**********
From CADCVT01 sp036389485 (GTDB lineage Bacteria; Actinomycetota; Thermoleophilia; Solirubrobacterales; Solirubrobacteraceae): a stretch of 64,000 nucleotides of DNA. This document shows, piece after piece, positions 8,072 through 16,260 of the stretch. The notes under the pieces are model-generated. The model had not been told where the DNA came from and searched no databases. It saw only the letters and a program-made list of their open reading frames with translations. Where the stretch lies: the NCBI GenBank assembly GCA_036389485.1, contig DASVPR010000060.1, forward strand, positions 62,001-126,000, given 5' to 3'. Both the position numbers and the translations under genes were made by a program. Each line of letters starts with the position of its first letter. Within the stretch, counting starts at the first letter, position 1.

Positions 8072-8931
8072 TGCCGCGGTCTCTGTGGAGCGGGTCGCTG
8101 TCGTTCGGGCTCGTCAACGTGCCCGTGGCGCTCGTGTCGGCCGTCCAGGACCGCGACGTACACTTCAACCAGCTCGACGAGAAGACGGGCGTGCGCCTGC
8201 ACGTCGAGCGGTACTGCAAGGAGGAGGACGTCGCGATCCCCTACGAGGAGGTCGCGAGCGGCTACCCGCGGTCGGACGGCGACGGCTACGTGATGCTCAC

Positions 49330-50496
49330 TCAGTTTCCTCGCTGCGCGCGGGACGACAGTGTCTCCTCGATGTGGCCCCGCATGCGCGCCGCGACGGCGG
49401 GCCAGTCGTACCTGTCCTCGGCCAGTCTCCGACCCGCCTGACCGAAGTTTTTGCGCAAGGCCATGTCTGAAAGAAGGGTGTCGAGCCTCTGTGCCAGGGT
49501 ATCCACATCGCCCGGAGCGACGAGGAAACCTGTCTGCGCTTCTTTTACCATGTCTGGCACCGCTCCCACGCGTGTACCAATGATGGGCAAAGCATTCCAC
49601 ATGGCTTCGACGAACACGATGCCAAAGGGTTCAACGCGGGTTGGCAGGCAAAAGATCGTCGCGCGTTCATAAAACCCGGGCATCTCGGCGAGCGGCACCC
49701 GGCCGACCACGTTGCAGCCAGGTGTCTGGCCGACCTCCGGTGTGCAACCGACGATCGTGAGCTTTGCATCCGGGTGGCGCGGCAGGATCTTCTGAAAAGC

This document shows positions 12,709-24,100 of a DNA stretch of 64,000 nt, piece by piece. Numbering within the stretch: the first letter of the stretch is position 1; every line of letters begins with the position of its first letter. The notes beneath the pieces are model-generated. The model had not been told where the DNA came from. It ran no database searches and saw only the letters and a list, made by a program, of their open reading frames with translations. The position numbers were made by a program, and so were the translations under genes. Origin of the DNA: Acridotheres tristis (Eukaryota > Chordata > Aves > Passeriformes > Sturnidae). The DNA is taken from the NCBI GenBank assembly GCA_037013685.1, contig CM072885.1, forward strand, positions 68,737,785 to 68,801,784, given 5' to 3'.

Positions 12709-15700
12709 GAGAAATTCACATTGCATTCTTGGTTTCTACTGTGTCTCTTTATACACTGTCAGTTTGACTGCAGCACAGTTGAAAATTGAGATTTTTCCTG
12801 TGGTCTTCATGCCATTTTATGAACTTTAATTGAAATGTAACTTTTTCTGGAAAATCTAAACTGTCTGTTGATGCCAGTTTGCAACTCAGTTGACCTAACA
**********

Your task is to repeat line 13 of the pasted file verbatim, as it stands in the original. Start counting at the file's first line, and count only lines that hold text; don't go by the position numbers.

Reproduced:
Positions 12709-15700